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Crickets Showband Feature ()

Photo Gallery - Band Lineups - Discography - Audio samples - Where Are They Now?

The Story

By Thomas Harrington

It was a humble beginning. One day in the mid fifties I came home from work at the factory and as I opened the living room door I heard a rock and roll song being played on our little Philips radio. The song was Rave On from Buddy Holly. I don't know why I reacted in this way but I went to the dresser in the kitchen and took out 2 forks and began to accompany the song with the forks on the kitchen table. My sister Betty said to my mother that I was crackers. That was my second encounter with rock and roll. The first was Bill Haley in Rock Around The Clock.

A few days later there was a knock at the door and when I opened it there was a teenager (Kevin Glover) with an acoustic guitar standing there. He was a boy who lived a few doors up the street. He said Tommy your sister told my sister that you play the drums. I was astounded that my sister should tell such lies to her friend. Come in I said and we went into the parlour. He prepared to sing and play a song for me and I said wait a minute. I discovered a short while before a wooden box under my bed and it came to my mind that I should get it with the 2 forks. He sang Wake Up Little Susie (Everly Brothers). He was great!

Within a few days there were many knocks on the door with boys with guitars wanting an audition. I felt important for the first time in my life. From then on the cacophony which came out of our parlour at 87 Mellows Road, Finglas West, Dublin 11, Ireland was sometimes very hard to bear. None of the fellows who wanted an audition became members of the band. They didn't meet up to our expectations. Why I don't know.

However, life became more interesting for me. Then came Jimmy Boylan with his guitar and wanted to join the band which we were putting together for a talent contest at the Parochial hall in Finglas village. My mother was very fond of him so he could play at the talent contest. Kevin could play his 5 chords very well: C, F, G and Am and Dm. Jimmy was a beginner. nevertheless, we got the 3rd or 4th place and suddenly we were well known in Finglas West Dublin 11, Ireland. The audience was great and applauded nearly non stop for every act.

On the following week I got on the 40 bus and went into town and bought a side drum for approx. 25 shillings in a
second hand shop in Parnell street or Capel street. The drum was at least a hundred years old with goatskin. Kevin and I practiced from then on. Jimmy Boylan wasn't making progress on his guitar so I had to tell him that we didn't need him anymore. He was so disappointed and my mother too.

A few months before my brother Mick had bought a guitar and practiced nearly every day and night. I noticed that he was progressing very well and I asked him if he would join up with Kevin and me. For some reason or other he said no.  He didn't want to join up with Kevin and me. I was very disappointed. Another guitar player was not in sight so I asked my mother to convince him to join the crickets and he finally did.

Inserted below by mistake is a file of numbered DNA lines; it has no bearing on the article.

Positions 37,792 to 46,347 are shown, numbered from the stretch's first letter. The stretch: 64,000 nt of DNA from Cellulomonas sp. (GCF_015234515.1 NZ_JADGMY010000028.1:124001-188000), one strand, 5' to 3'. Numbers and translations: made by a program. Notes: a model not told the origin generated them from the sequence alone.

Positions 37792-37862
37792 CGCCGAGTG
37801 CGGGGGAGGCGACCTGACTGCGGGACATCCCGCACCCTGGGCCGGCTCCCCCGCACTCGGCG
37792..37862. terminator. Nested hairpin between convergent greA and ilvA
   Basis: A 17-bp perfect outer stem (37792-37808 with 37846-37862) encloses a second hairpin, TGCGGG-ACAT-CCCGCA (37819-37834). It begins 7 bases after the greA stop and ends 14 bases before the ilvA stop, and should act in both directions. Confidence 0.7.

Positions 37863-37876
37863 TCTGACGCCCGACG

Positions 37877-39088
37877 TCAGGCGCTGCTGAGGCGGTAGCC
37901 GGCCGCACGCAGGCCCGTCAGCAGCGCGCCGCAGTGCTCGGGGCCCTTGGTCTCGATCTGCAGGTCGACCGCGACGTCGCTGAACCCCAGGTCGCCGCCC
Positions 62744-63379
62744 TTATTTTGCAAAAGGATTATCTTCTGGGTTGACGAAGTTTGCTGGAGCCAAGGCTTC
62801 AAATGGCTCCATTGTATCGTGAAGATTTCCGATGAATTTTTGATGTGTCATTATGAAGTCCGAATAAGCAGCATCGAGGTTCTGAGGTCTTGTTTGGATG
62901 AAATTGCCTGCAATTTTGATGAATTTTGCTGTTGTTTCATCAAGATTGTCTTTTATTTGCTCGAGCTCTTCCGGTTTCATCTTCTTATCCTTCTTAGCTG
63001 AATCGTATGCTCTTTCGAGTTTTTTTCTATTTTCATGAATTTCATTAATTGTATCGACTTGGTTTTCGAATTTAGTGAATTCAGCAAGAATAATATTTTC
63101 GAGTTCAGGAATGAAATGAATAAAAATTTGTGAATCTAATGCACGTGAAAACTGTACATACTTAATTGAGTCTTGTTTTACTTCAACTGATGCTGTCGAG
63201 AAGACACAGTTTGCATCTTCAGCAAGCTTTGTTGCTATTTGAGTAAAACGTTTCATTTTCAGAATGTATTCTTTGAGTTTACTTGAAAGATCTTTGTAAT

Things began to turn out for the better. Mick sang in the choir of the Christian Brothers School, Strand Street and sang for Pope Pious the12th in Rome in the early fifties. Later he could sing the songs of the Platters very well. Kevin didn't want to buy an electric guitar with amplifier so he backed out. News got around and a new class of musicians came a knocking at the door. Christy Emmet (rhythm guitar), Pat McCann (vocals) and Shay McCarthy (lead guitar) were now Crickets. I think my brother Mick brought them along. They were already very good musicians and with Mick on the bass and me on the drums we became a beat and rock band. Then Mick brought along Dermot Latham (manager). We played a lot of gigs in and around Dublin for about a year till Dermot decided that the showband scene was growing so he implemented the Crickets  with a brass section to form a showband.

The brass section comprised of Jack Sherlock (trumpet), Phil Cole (sax) and Billy Bowles (sax) who had very good compere qualities. they were also very good musicians from the Irish Federation of Musicians. We all had to become members of that organisation to play (work) in Ireland.
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We played the main showband circuits in Ireland and the Irish clubs in London. Then we went to Germany and were one of the resident bands in the Star Club, Hamburg. We toured the Star Club circuit in Germany for a year and in early summer 1965 we broke up in London. Billy went back to Florida, Christy went to Australia, I stayed in Germany, Mick and Jack stayed in England and Pat, Shay and Phil went back to the Emerald Isle.

Last but not least I would like to mention two great musicians who had short (intermezzos) with the Crickets: John Hardy of the best Dublin showband ever," The Blue Clavons" and Barry Richardson who played with Bluesville. 

Tommy Harrington,  Hamburg, Germany, 15.04.07

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In Loving Memory of Grant Gallagher: Sept. 21, 1990 - Nov. 18, 2006